Written by: Jen Vaughn
Srt by: Michelle Wong
Published by: IDW

Reviewed by Simon “BlaxKleric” Moore

Proudly promoted by “IDW Publishing” as “the second three-issue arc in R.L Stine’s Goosebumps comic series”, this opening instalment to “Download And Die!” wastes little time in bringing the narrative’s leading cast together and providing the three schoolgirls with plenty of characterisation and adolescent angst. In fact initially, Jen Vaughn’s plot for this twenty-page periodical appears to realistically replicate all the peer-pressures found within a typical learning institution’s wall-locker filled corridor, and if anything actually wrong-foots the reader by arguably implying that newcomer Flips1101101, a ‘celebrity’ from the Travellers Of The Frost leaderboard, is possibly going to be the ‘one to watch’ within the Oklahoma-born writer’s storyline.

Enjoyably however, this book’s creator doesn’t simply follow the all-too obvious pathway followed by the likes of Kevin Williamson’s 1998 American science fiction teen horror film “The Faculty”, and instead soon makes it clear that the focus of her story will be Merhdad’s sister, Mitra, rather than the so-called ‘friend-stealing’ Amanda Sneeds. This focus really helps bring Kyra’s somewhat jealous pal to the forefront of the story, and her increasing frustration at the fact that her best mate goes to the mall, “then a movie” and even runs into Weather, a girl Mitra clearly has a crush upon, all without her, provides plenty of rationalisation as to why she later foolishly utilises a mysterious state-of-the-art telephone which someone has suspiciously sent her without asking; “You’re not still angry about me going to the movies with Flips, are you?”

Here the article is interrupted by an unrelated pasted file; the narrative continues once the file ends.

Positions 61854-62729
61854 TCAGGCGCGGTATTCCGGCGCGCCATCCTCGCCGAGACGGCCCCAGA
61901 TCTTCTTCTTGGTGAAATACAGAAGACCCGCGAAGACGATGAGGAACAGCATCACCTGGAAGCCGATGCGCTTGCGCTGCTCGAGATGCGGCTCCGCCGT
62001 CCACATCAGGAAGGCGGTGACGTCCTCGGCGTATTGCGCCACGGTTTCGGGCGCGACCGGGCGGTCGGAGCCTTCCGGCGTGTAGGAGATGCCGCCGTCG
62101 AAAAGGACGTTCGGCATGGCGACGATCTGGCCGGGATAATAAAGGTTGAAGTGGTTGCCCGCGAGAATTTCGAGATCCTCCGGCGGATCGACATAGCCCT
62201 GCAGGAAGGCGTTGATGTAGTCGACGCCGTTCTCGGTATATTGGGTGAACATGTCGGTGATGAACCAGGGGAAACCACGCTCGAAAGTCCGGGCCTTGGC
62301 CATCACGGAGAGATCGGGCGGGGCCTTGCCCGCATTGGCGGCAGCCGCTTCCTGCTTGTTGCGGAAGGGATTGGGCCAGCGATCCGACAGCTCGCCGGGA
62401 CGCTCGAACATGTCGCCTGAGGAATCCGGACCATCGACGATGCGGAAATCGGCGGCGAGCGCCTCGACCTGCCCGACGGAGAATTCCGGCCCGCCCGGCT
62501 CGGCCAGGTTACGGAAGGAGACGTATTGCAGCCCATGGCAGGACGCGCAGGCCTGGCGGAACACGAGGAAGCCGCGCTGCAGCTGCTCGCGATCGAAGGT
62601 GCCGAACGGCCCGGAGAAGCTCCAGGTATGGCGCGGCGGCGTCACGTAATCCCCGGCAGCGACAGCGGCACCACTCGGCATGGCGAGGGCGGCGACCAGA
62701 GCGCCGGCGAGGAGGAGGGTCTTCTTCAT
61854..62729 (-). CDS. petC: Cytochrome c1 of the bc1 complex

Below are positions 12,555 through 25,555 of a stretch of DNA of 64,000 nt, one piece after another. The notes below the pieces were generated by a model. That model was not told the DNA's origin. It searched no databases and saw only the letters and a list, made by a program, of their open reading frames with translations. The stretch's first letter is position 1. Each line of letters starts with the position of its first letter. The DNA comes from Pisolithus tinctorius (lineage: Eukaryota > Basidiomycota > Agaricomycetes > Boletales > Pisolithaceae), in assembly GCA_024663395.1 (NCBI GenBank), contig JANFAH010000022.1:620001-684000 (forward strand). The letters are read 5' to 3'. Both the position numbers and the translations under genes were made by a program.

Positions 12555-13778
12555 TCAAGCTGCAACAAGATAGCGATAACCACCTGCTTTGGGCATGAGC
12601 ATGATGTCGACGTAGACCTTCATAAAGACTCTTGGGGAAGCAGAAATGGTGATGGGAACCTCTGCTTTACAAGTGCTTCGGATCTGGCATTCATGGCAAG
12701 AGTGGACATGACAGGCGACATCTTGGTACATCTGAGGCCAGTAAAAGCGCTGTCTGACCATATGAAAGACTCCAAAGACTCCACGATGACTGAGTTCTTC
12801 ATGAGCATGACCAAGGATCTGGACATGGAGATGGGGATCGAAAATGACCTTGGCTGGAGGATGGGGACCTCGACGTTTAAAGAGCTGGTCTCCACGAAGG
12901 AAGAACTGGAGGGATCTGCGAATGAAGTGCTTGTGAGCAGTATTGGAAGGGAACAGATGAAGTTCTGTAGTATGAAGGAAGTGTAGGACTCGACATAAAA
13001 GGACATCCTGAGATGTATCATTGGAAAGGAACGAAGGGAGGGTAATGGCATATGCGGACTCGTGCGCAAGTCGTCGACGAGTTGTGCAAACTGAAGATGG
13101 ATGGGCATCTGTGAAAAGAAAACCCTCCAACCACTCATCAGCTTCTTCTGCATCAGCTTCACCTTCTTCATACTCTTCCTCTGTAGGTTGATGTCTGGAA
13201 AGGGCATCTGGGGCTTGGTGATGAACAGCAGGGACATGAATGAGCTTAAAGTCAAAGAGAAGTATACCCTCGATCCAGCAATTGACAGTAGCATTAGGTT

Of course, as far as the smartphone is concerned, all the warnings are there to be seen by the reader, and few in this comic’s audience probably needed Steelbreaker to voice her well-founded cautionary advice for her buddy to tell her parents about the unsolicited gift. Even so, Mitra’s unwise decision to post her school’s unfriendly “dumb computer hogs…” onto social media using some of the Deadroom application’s vomiting stickers still proves a somewhat engaging spate of storytelling, despite the fact that the boys becoming stomach-churningly ill a short time later comes as no surprise whatsoever.

Quite possibly this book’s greatest asset though is Michelle Wong’s clean-lined and somewhat cartoony-looking artwork. Competently pencilled, and easy upon the eyes with more than a hint of Manga, especially when pencilling the “three musketeers” whilst playing their ‘dungeons and dragons’ computer game, it’s clear from this magazine’s storyboarding that the Hong Kong artist does indeed “love drawing cute characters… and monsters”.


Our Score

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